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N69BS accident description

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Crash location Unknown
Nearest city Spearfish, SD
44.490817°N, 103.859370°W

Tail number N69BS
Accident date 04 Aug 1998
Aircraft type Socata TBM-700
Additional details: None

NTSB description


On August 4, 1998, about 1345 mountain daylight time, a Socata TBM-700, N69BS, registered to a private individual, crashed while turning from downwind to base leg at the Spearfish/Black Hills Airport (SPF) near Spearfish, South Dakota, while on a Title 14 CFR Part 91 personal flight. Marginal visual meteorological conditions were reported, and an IFR flight plan was filed. The airplane was destroyed. The private-rated pilot-in-command, a commercial-rated pilot/passenger, a private-rated pilot/passenger, and one passenger were fatally injured. The flight had originated at an unknown time, the same day, from Lawrence, Massachusetts, en route to Spearfish, and had made a refueling stop at Madison, Wisconsin. The flight departed Madison at 1146 CDT [1046 MST].

Witnesses observed the flight enter downwind for runway 30, after it had completed a published approach to runway 12, with a circle to land on runway 30. The witnesses, one of which was a commercial pilot said that there were jagged ceilings at the time about 400 to 500 feet above the ground. The same witness, and two other men with him saw the airplane below the clouds. As the airplane proceeded downwind, it momentarily entered a cloud. As the airplane came out of the cloud, it turned left in about a 30-degree turn. The angle of bank increased to about 70 to 80 degrees, the tail of the airplane came up, and the airplane impacted the ground nose first.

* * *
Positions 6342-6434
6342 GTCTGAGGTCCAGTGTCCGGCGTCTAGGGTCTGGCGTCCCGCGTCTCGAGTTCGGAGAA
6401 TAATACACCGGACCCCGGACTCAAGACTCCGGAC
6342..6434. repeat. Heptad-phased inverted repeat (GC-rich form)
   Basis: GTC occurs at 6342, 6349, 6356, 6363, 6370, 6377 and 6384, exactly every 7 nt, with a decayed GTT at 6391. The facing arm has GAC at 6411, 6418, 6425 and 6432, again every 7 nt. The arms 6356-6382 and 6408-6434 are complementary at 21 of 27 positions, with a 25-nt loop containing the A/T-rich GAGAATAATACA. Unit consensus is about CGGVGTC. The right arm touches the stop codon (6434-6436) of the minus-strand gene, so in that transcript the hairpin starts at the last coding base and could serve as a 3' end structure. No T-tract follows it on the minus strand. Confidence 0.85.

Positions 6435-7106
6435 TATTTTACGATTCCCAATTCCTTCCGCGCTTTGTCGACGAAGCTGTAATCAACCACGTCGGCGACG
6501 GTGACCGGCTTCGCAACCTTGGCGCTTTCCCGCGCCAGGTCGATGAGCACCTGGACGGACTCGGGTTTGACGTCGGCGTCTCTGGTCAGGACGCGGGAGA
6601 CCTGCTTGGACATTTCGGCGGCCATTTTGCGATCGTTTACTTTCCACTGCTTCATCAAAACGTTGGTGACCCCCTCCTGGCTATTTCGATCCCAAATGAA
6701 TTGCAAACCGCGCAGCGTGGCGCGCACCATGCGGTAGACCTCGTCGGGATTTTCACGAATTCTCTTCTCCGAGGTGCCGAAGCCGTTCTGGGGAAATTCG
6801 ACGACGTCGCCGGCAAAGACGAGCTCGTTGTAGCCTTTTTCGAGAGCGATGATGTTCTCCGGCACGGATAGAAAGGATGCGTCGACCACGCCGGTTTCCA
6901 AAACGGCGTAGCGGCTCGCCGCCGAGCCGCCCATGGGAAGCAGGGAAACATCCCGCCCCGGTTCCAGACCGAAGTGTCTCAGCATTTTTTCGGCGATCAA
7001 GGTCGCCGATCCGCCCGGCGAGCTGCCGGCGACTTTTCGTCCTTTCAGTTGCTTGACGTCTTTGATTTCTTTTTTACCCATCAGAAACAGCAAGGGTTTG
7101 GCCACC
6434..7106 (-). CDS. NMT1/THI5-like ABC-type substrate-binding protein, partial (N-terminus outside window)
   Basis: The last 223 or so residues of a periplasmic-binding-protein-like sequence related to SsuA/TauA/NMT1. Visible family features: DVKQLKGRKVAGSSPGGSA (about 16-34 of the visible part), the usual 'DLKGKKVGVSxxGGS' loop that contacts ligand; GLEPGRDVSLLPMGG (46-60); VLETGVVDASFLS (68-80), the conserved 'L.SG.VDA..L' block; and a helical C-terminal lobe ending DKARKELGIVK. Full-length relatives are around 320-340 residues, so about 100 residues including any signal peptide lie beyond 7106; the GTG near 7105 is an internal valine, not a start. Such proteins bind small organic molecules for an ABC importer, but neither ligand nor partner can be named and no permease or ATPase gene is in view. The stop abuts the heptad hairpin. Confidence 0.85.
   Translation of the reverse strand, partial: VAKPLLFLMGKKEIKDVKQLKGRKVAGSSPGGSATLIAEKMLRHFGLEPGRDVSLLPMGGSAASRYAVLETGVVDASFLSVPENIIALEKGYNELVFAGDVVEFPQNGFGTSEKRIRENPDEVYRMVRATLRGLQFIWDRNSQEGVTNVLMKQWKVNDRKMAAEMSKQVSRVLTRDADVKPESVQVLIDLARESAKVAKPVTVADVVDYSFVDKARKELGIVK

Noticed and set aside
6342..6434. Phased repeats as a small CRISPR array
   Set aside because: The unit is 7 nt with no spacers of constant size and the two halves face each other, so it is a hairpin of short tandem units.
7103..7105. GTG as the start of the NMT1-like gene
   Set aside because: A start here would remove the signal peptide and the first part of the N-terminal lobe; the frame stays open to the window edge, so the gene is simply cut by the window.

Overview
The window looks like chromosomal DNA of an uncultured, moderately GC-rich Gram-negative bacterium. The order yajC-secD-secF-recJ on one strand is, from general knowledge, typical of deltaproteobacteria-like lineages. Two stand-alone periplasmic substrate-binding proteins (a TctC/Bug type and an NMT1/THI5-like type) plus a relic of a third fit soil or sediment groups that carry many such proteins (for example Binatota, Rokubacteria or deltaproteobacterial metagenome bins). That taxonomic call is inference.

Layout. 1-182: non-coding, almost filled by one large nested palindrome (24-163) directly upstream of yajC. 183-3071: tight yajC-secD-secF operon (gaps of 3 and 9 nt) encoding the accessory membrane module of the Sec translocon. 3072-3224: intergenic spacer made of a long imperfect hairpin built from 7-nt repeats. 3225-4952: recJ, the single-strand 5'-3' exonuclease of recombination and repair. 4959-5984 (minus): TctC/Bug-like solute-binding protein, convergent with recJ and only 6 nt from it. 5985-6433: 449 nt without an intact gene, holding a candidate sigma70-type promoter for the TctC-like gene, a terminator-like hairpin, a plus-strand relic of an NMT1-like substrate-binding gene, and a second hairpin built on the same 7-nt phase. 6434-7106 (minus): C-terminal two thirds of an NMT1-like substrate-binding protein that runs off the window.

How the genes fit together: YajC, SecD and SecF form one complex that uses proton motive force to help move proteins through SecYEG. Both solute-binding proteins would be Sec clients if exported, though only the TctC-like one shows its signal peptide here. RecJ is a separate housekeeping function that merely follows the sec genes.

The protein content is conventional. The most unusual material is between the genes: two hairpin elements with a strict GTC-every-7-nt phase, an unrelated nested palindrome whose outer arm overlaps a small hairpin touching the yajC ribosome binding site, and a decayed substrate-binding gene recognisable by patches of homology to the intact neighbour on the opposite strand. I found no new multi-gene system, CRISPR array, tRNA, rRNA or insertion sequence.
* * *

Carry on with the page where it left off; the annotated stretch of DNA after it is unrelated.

Several pilots at the airport heard someone from N69BS make a radio transmission on the UNICOM frequency. What was heard by several people was that N69BS had broken out at 2200 feet. They then heard, "N69BS turning base," immediately followed by "lookout" and "oh ...." All of the eyewitnesses agreed that at no time did they see or hear any problems with the engine. They all said that the sounds coming from the engine never changed.

The accident occurred during the hours of daylight approximately 44 degrees, 29 minutes north, and 103 degrees, 47 minutes west.


Information on the pilot is contained in this report on page 3, under First Pilot Information. The pilot's personal log book listing his flight hours was not recovered.


Meteorological information is contained in this report on page 3, under Weather Information. At the time of the accident the winds were reported to be calm, and the lowest ceiling was broken at 2,200 feet. Witnesses reported a jagged ceiling, mist and fog in the area.


An autopsy was performed on the pilot, on August 5, 1998, at the Medical Examiner's Office, Clinical Laboratory of the Black Hills, Rapid City, South Dakota, by Dr. Donald M. Habbe.